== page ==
ARTICLE | doi:10.20944/preprints202209.0290.v1
Subject: Life Sciences, Molecular Biology Keywords: Sulfatide; cerebroside sulfotransferase; ventricular enlargement; Alzheimer’s disease; brain MRI; aquaporins
Online: 20 September 2022 (03:56:30 CEST)
Alzheimer’s disease (AD) is a neurodegenerative disease characterized by progressive memory loss and a decline in activities of daily life. Ventricular enlargement has been associated with worse performance on global cognitive tests and AD. Our previous studies demonstrated that brain sulfatides, myelin-enriched lipids, are dramatically reduced in subjects at the earliest clinically recognizable AD stages via an apolipoprotein E (APOE)-dependent and isoform-specific process. Herein, we provided pre-clinical evidence that sulfatide deficiency is causally associated with brain ventricular enlargement. Specifically, taking advantage of genetic mouse models of global and adult-onset sulfatide deficiency, we demonstrated that sulfatide losses cause ventricular enlargement without significantly affecting hippocampal or whole brain volumes using histological and magnetic resonance imaging approaches. Mild decreases in sulfatide content and mild increases in ventricular areas were also observed in human APOE4 compared to APOE2 knock-in mice. Finally, we provided Western blot and immunofluorescence evidence that aquaporin-4, the most prevalent aquaporin channel in the central nervous system (CNS) that provides fast water transportation and regulates cerebrospinal fluid in the ventricles, is significantly increased under sulfatide-deficient conditions, while other major brain aquaporins (e.g., aquaporin-1) are not altered. In short, we unraveled a novel molecular mechanism that may contribute to ventricular enlargement in AD.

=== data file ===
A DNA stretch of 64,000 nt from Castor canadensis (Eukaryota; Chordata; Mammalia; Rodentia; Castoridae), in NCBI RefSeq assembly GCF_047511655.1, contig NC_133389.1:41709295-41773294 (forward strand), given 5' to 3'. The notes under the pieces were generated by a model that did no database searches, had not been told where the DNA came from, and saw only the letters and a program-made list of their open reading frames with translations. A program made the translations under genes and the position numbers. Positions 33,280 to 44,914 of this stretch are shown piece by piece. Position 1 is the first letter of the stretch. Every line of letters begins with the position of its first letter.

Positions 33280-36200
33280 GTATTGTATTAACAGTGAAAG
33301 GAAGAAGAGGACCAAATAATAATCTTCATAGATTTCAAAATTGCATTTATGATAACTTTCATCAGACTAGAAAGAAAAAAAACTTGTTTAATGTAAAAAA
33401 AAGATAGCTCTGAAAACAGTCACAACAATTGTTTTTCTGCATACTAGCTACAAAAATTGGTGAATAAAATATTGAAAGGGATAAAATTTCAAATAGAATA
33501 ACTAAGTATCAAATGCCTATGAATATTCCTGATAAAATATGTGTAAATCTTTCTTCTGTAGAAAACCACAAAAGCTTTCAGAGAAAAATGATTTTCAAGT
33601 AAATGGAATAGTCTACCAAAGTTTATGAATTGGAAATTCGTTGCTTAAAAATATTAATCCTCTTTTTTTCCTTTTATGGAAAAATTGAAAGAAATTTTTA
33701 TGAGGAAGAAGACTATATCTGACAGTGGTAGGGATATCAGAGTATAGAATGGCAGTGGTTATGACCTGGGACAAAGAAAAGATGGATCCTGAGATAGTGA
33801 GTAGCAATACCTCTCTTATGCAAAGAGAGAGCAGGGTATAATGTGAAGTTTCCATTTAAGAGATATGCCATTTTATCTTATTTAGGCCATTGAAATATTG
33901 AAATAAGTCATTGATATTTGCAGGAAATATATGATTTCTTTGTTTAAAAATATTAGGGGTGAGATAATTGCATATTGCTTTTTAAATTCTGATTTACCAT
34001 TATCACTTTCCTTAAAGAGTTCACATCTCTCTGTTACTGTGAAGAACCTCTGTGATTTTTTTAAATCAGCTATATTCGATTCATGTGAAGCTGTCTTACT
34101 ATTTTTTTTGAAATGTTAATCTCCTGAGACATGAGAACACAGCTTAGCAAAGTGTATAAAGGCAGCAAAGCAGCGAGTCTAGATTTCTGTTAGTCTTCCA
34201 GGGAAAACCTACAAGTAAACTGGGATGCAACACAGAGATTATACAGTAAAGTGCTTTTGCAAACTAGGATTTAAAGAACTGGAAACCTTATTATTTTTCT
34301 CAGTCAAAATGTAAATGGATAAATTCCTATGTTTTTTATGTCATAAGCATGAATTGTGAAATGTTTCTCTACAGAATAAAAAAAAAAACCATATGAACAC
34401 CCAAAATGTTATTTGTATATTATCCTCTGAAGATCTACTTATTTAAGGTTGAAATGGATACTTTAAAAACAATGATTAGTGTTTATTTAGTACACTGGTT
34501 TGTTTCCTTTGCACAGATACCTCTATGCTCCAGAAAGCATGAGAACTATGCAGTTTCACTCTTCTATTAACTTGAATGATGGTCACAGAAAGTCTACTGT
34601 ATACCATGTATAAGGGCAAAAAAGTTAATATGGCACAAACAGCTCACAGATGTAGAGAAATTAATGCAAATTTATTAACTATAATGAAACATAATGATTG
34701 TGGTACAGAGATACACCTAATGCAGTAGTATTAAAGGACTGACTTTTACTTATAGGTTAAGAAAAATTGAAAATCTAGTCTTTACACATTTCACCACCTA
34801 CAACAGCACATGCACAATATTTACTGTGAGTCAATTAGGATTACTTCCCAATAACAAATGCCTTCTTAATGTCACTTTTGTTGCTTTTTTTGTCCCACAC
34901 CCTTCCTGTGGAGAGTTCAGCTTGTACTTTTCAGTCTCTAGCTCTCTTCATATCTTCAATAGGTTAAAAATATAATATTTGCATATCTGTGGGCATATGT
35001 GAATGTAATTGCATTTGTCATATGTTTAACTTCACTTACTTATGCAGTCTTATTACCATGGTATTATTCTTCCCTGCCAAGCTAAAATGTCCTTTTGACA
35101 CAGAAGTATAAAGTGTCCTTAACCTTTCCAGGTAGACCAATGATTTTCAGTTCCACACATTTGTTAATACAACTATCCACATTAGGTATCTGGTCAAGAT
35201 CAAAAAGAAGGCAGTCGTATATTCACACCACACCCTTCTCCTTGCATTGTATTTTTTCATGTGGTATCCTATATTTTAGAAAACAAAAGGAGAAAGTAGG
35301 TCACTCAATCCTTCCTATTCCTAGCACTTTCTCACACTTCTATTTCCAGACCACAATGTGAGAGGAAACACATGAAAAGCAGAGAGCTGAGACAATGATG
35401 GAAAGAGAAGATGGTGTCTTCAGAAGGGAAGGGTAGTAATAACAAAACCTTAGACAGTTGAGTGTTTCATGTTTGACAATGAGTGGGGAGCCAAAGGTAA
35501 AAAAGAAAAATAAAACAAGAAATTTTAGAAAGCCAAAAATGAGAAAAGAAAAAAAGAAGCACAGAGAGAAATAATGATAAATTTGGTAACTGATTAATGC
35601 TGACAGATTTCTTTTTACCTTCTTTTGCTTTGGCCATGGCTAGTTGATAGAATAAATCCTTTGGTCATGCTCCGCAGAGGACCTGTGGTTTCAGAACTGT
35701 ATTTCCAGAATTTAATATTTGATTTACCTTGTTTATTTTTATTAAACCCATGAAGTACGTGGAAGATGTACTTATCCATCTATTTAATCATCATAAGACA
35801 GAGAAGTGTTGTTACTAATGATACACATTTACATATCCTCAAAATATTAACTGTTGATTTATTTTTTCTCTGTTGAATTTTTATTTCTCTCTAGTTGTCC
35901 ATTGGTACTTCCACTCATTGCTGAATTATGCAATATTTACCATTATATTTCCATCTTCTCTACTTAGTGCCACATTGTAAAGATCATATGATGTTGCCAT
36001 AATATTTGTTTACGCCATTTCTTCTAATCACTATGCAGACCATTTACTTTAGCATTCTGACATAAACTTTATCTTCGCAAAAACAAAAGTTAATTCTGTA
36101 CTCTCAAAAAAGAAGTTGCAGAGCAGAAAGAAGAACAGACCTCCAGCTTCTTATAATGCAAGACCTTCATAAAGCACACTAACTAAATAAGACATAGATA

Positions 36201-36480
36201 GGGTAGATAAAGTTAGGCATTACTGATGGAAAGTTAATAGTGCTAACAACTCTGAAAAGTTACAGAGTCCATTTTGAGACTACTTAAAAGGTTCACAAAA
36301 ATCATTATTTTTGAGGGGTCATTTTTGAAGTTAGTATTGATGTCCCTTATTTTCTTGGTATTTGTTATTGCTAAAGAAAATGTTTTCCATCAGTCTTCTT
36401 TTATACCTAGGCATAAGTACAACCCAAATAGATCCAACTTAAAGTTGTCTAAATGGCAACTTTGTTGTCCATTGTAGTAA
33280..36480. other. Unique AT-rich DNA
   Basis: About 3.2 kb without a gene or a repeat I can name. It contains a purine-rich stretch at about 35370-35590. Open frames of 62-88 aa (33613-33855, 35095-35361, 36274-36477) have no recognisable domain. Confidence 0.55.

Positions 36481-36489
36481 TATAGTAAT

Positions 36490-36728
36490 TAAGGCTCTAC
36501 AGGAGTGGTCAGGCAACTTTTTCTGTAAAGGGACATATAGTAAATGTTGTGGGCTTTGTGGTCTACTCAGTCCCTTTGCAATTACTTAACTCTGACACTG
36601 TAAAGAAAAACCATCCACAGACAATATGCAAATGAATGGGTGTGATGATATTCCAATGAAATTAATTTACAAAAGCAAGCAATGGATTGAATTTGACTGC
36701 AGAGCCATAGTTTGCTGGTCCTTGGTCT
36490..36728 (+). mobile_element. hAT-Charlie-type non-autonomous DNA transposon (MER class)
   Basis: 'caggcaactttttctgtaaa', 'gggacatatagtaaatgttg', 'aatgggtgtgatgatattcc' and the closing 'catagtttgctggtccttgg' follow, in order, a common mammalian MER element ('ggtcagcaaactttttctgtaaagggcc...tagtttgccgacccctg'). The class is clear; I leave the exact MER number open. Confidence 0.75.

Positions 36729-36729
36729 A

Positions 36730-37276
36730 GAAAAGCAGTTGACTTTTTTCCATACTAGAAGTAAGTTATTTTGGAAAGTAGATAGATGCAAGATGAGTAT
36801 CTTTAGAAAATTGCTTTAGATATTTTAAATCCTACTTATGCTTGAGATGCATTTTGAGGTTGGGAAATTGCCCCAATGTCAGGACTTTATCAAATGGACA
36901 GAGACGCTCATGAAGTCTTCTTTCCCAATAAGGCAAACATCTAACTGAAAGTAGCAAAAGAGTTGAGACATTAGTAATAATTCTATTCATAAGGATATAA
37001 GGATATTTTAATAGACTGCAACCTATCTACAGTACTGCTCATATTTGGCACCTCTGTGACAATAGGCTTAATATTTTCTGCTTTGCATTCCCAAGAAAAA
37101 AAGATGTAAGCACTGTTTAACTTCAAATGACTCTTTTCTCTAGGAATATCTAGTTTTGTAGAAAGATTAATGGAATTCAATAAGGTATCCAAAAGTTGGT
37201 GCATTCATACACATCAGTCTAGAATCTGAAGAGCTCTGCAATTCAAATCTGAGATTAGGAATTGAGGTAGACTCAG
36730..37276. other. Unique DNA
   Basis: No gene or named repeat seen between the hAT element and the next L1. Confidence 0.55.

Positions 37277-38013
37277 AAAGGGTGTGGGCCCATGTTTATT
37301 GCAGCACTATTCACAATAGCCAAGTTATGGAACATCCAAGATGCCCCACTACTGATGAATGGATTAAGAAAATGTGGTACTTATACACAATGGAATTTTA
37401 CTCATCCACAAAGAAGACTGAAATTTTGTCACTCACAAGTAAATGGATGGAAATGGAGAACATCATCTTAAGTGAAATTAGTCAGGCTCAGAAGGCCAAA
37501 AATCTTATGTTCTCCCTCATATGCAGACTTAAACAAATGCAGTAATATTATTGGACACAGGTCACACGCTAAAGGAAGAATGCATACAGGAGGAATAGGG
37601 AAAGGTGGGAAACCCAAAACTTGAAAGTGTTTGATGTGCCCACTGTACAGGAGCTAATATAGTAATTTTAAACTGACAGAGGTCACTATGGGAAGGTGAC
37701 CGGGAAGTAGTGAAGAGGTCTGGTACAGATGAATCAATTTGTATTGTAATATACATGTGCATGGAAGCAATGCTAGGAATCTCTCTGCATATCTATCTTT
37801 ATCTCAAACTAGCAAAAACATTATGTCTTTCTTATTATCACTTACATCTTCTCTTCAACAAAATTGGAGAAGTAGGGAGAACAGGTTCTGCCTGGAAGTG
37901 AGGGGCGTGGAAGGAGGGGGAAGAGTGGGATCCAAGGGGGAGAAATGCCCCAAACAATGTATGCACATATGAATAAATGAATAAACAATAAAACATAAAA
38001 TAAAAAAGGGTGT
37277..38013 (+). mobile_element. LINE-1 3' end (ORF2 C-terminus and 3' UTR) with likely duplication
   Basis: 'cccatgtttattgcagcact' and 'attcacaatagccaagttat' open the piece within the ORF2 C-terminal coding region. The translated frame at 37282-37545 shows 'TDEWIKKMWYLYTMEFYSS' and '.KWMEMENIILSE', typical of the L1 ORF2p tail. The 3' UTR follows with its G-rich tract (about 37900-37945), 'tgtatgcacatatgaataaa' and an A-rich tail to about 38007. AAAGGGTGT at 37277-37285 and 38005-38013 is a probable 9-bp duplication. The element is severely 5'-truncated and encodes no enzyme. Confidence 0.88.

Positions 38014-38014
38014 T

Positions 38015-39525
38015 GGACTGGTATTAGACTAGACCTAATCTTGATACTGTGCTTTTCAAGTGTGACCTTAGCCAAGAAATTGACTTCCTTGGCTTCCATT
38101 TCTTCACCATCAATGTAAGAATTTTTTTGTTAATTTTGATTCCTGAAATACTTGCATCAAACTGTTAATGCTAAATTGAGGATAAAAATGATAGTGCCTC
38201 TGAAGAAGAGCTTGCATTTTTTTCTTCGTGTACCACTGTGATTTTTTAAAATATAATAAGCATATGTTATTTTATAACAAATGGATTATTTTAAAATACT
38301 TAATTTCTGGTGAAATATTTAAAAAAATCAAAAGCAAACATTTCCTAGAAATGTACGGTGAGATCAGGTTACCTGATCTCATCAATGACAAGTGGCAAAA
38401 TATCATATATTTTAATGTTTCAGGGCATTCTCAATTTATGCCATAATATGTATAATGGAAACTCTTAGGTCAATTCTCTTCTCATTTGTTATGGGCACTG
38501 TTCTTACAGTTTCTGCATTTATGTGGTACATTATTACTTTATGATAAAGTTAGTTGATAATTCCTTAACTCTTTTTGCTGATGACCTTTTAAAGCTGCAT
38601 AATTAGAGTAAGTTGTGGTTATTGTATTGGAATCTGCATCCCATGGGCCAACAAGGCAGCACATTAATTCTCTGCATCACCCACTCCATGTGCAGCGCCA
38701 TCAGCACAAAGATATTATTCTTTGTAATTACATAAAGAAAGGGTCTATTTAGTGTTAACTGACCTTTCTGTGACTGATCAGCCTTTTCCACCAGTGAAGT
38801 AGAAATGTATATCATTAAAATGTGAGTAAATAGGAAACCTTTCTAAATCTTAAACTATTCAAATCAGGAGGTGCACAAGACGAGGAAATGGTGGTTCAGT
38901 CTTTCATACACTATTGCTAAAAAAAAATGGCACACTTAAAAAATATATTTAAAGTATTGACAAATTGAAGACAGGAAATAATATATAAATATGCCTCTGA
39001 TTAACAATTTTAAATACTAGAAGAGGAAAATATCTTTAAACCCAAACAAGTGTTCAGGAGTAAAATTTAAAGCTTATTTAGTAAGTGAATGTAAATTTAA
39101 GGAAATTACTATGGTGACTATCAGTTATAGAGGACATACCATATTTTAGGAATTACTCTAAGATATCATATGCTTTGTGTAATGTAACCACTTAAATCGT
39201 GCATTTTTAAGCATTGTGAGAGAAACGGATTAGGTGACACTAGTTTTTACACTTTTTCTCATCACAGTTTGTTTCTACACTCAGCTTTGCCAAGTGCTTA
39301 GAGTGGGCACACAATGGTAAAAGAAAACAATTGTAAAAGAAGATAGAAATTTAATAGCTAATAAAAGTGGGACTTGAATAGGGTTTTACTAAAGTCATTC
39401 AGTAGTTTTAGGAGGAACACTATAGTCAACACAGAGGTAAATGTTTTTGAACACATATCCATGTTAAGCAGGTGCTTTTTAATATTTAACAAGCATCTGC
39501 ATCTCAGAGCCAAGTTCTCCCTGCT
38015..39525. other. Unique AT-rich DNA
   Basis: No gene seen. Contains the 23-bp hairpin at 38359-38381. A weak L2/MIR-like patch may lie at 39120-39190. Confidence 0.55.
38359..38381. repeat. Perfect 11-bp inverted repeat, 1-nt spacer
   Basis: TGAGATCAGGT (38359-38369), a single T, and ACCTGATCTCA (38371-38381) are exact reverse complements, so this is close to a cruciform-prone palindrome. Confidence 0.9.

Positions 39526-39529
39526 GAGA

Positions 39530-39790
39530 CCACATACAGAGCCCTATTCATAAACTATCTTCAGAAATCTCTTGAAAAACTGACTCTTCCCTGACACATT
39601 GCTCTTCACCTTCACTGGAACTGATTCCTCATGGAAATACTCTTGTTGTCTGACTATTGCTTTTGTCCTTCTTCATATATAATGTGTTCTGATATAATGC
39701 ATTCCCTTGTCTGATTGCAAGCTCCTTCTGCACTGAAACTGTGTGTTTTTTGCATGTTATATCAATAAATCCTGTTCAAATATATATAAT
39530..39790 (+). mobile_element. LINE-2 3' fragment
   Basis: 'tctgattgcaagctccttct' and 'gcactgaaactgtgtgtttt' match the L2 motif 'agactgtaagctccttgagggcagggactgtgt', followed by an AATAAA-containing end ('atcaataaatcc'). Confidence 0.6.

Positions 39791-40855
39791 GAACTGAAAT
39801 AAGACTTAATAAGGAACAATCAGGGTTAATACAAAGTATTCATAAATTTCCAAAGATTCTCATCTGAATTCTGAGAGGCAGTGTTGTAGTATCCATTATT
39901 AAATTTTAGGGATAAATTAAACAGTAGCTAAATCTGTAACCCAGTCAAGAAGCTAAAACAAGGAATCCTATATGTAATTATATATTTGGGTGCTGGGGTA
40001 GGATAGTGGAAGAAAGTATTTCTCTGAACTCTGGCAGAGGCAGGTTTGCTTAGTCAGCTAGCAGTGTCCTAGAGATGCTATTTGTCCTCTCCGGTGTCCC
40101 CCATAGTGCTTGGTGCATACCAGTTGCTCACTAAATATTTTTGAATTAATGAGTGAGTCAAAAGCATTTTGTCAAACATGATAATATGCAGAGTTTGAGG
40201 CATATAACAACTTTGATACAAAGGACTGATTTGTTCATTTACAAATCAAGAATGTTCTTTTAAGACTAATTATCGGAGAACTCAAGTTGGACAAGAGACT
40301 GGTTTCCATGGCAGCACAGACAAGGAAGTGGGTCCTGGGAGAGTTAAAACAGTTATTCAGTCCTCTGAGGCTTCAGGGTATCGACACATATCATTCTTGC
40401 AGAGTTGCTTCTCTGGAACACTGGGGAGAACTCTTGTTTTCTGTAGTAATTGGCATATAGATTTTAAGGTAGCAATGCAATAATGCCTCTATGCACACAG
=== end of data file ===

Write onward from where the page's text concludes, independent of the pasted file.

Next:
ARTICLE | doi:10.20944/preprints202208.0133.v1
Subject: Life Sciences, Microbiology Keywords: Abscisic acid biosynthetic genes; aquaporins; Biofilm forming bacteria; growth traits; oxidative injury; Tomato
Online: 8 August 2022 (05:48:17 CEST)
Use of rhizosphere microorganisms provides an alternative or supplement to conventional plant breeding to improve water deficit tolerance of tomato plants. Experiment was carried out to explore the effect of two microbial species, AMF (Rhizophagus irregularis) and Bacillus subtilis, in single and co-application, on growth, colonization, and molecular aspects of tomato plants under drought stress. Co-inoculated plants showed less reduction in growth traits, photosynthetic pigments, colonization rate, and increased compatible solutes like proline which help in sustaining relative water content than non-inoculated plants. Inoculation considerably enhanced proline dehydrogenase activity, and significantly reduced both Δ1-pyrroline-5-carboxylate reductase Δ1-pyrroline-5-carboxylate synthetase activity causing lower proline accumulation in inoculated plants under drought stress. Co-inoculated plants showed obvious upregulation of antioxidant system, thus facilitating amelioration of oxidative stress through exclusion of reactive oxygen species. No inoculation under drought stress upregulated abscisic acid related genes expression but have no effect in plants inoculated either sole or mixed inoculation. Expression of aquaporin genes was upregulated in plants co-inoculated and with AMF alone under normal condition. However the expression of aquaporin genes were decreased or unaffected in plants inoculated with Bacillus subtilis but increased in non-inoculated plants. Co-applied AMF and bacillus subtilis substantially increase drought tolerance by upregulating proline metabolism, antioxidant enzymes and aquaporin genes. Therefore our results suggest that co-inoculation mediated drought tolerance is linked with increased proline accumulation, enhanced antioxidant enzyme activities and differential regulation of ABA biosynthetic and aquaporin genes, which is vital for osmotic adjustment of host plant.